Evolving from knot gardens of Renaissance times, hedge mazes -- labyrinths made out of hedges and garden elements -- were created to confuse and delight visitors. In a modern version of the hedge maze, media artist Nova Jiang's interactive installation "Landscape Abbreviated" does the same thing -- except that it's electronically programmed to shift and change its configuration as people walk through. Check out the video:
Calling it a "garden that is also a machine" on FastCo.Design, Jiang built the installation using networked servo-mechanisms which rotate sixteen identical wooden planters, containing moss collected from various places from all over New York City. It's an urbanized, kinetic version of stately garden mazes of old, and is programmed with an algorithm that allows the pathways of the maze to change, yet remaining always solvable.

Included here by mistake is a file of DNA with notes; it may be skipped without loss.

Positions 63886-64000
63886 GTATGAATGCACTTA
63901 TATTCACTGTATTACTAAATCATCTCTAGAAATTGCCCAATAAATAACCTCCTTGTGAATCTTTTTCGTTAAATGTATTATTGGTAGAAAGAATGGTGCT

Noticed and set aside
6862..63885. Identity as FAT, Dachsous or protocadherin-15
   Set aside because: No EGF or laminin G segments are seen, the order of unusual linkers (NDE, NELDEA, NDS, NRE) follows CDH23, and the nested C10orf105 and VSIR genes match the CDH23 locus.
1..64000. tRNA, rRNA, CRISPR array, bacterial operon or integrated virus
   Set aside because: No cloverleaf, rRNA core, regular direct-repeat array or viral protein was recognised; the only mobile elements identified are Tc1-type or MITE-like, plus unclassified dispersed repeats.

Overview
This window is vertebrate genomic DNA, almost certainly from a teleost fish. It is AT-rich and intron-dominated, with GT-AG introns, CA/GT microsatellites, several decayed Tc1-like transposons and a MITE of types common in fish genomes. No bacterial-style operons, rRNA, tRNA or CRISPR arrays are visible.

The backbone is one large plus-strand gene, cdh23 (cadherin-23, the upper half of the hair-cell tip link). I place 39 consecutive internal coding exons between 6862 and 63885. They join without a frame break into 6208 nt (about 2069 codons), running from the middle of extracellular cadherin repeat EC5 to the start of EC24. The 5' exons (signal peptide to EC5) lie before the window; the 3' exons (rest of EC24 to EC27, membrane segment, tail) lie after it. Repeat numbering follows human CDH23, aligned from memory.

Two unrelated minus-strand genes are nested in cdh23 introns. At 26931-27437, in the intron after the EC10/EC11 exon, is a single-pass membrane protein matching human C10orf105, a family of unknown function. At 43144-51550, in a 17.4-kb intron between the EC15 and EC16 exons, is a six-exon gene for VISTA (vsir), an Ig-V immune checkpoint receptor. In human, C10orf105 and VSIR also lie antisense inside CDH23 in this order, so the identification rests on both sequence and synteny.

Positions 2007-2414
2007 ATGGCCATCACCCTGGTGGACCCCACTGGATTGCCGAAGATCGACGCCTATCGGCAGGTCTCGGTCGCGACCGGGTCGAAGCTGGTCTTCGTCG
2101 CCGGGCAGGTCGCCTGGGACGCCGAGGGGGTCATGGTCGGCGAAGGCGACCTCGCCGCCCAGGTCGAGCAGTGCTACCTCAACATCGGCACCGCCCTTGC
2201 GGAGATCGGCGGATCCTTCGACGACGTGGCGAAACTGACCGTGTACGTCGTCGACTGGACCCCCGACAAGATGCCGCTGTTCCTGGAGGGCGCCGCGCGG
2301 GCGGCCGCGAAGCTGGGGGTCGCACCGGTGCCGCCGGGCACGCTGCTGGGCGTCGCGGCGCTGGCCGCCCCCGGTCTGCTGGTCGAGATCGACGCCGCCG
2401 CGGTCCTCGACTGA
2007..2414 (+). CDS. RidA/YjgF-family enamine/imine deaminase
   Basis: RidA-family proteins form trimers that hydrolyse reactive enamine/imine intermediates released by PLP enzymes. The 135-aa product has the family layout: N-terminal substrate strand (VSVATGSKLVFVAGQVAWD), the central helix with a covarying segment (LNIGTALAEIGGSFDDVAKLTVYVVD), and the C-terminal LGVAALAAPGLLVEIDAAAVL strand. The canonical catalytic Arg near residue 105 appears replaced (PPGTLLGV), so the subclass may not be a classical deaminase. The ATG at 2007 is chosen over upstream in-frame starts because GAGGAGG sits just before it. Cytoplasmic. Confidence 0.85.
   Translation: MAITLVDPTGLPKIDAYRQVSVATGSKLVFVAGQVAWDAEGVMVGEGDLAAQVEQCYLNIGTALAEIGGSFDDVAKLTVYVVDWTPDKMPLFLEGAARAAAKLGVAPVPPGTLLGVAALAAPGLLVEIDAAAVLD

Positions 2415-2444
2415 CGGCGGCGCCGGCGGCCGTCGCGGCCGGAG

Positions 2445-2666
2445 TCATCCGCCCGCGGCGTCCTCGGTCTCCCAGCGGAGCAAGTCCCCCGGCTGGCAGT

I am interested in the way simple interventions can make the experience of space dynamic and unpredictable. The planters are controlled by a software program that continuously generates new maze patterns based on mathematical rules; they rotate to form shifting pathways that encourage visitors to change direction and viewpoints as they move through the space.
I envision this sculpture not as a classical labyrinth built to ensnare, but rather as an architectural abbreviation of grand ideas. In this way, the maze relates to literature, mathematical beauty, game play and the rigor of software programming, as much as it does to architecture and landscape.
It's a clever update on a garden typology that makes it responsive and adaptable through time -- and we wonder how this concept might further evolve, such as gardens that might be programmed to shift themselves to catch stronger rays of sun? More fascinating details at Nova Jiang's website.